Elizabeth Ford - Examining Mental Health and the Prison System in "Sometimes Amazing Things Happen"

May 30, 2017 - Elizabeth Ford 05/30/2017 Views: 14,614

Dr. Elizabeth Ford explains how she became a medical professional for the prison system and weighs in on the mental toll of incarceration in "Sometimes Amazing Things Happen." (4:52)

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Dr. Elizabeth Ford.

(cheers and applause)

-Welcome to the show.-Thank you very much.

And let me just say,from the title,

I did not expect this bookto be what it was.

Sometimes Amazing Things Happen.

I thought it was going to belike a fun, light-hearted book

about, how, like, sometimesyou think you have, like,

one piece of chocolate,

and there'stwo pieces stuck together,

and you're, like, "I guess,technically, I ate one."

-But, no, it's not about thatat all. -It's not about that.

No, it's not about that.

If you were to put it inyour words-- because this is

a memoir of your life,but it's also a story

that touches onthe criminal justice system,

and mentally ill patients,

what would you saythis book is about?

Right, and the-the titlewas chosen intentionally,

because "amazing" doesn'talways necessarily mean "good."

-Right.-And it means "surprising."

And this book is, um...relays my journey

learning howto take care of patients

in the criminal justice system

and being surprisedand amazed at every turn.

When I started in this work,I-I, um...

it was sort of happenstance,but I was assigned

as a medical student to havea patient who was incarcerated.

And it was a patientno one else wanted to treat,

which is why I,as the medical student, got him.

And I was initially,um, scared and afraid.

And by the end of six weeks,meeting with him every day,

I felt, like, unbelievableempathy for this man

and curiosity. And he...

And we were havingdaily conversations

that were so warm and rich.

And I thought... I-I reallythought if I could do this

for the rest of my career,I would be absolutely satisfied.

And that's how I ended upin this work.

That-that is a unique ability

that you have-- is to seea situation like this

and then thrust yourself into itwhere most would turn away.

I mean, was there any pointwhere you doubted your decision

to get involved and say,"I want to work with people

"who have been labeledas the most dangerous in society

for the rest of my life"?

I never...I never made that decision,

but I did actually quit the workat one point,

because it was so challengingfor me to h... mostly to hear

all of the traumathat the patients had had

and sometimes to evenwitness it firsthand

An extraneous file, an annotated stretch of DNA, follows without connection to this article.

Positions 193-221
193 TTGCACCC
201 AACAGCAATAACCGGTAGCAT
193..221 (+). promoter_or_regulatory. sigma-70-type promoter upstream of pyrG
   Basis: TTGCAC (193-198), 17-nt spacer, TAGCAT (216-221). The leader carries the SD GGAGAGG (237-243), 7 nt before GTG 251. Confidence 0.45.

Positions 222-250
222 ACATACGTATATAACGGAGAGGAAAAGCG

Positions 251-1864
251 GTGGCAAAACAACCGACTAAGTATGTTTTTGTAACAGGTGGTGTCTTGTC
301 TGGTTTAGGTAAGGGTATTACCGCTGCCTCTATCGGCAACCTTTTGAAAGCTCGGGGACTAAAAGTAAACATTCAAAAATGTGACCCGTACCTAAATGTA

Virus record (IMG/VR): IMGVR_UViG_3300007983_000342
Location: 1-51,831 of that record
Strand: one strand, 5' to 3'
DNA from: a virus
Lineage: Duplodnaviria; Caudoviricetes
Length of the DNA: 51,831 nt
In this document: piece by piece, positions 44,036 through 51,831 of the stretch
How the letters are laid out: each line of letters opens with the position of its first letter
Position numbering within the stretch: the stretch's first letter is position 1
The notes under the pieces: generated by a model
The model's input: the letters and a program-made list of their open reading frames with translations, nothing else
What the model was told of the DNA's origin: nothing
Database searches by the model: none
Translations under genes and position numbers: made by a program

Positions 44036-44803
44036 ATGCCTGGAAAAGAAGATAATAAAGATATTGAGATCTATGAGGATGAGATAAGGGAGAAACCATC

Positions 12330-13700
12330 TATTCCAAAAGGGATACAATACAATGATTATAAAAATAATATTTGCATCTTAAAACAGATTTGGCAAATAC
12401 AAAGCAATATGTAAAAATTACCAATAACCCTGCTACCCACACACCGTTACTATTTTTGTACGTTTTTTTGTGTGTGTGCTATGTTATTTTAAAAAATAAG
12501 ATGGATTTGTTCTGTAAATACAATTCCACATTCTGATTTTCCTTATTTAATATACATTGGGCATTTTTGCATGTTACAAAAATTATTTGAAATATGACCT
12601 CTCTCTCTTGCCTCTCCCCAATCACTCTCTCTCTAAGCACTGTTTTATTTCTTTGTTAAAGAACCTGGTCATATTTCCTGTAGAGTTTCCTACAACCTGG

in the jail system.Um, and it became overwhelming,

especially onceI'd had my children,

and could sort of more-moreclearly understand

what trauma and abuseand poverty

and lack of education--all of the things

that lead up to this-- what thatcan do to a human being.

It-it became too muchfor me, frankly.

So I... I quit.

I worked in an emergency room,

-which was notthe easiest, either. -Right.

But, um... but missedthis work so much

that I went back to ita few years later.

And-and... and going backinto this work--

you know, what you really dowell in the book is illustrate

the human side of these stories,

because a lot of peoplewould say, "Hey, Dr. Ford,

"I get what you'retrying to tell me,

"but these are criminals,and so I don't understand

"why I should feelsorry for anything,

why I should displayany empathy towards them."

Yeah. But they're human beings.

And I think we forget thatin the whole narrative,

really, about this issue.It's...

There's a lot of statistics,

um, there are a lot of policydecisions that are made.

And what gets lostin all of that are the real...

are the people behind these.

You have a passage herethat, uh...

that, really, I guess,summed up a lot of that.

You say, "A few months agoI wouldn't have turned away

"a patient like Ray. I knewthat a sad and desperate life

"didn't give anyonea free pass to behave badly,

"but maybe it earneda little tolerance.

"I haven't yet met a patientlabeled as antisocial

"who didn't havea poignant story to tell.

"If you listento the story long enough,

"you can figure out whythese patients behave so badly.

Then you can try to fix it."

Many people would arguethat point and say,

"But there are repeat offenders.

You can't fix itwith some people."

Do you truly believe thatanyone's issue can be fixed,

or do you believe that thereis a way to fix, uh, people

that many in societydeem broken?

I believe there is a core,just like you described

in the... the passage you read,to everybody.

And sometimes it's very clearhow to find that,

and other times it takes years.

And some of the patientsI write about in this book--

I would treat themover a decade, coming back

into the jail. And it wasn'tuntil the end of that decade

that-that I was ableto grab on to the thing

that was gonna help.But I firmly believe--

and could not do this workif I didn't believe it--

that within all of us

there is that coreand that desire to do good.

Circumstances and illness

and all sorts ofsocioeconomic issues... conspire

to make it hard to find,

but, yes, it is in there.

I, uh, will say, having youin the system helps a lot.

We're... It's-it'san amazing story,

-and I-I thank you forsharing with us. -Thank you.

-Thank you very much. -Thank youfor being on the show.

-Thank you. -Really appreciateit. -(cheering, applause)

Sometimes Amazing Things Happen is available now.

Dr. Elizabeth Ford, everybody.

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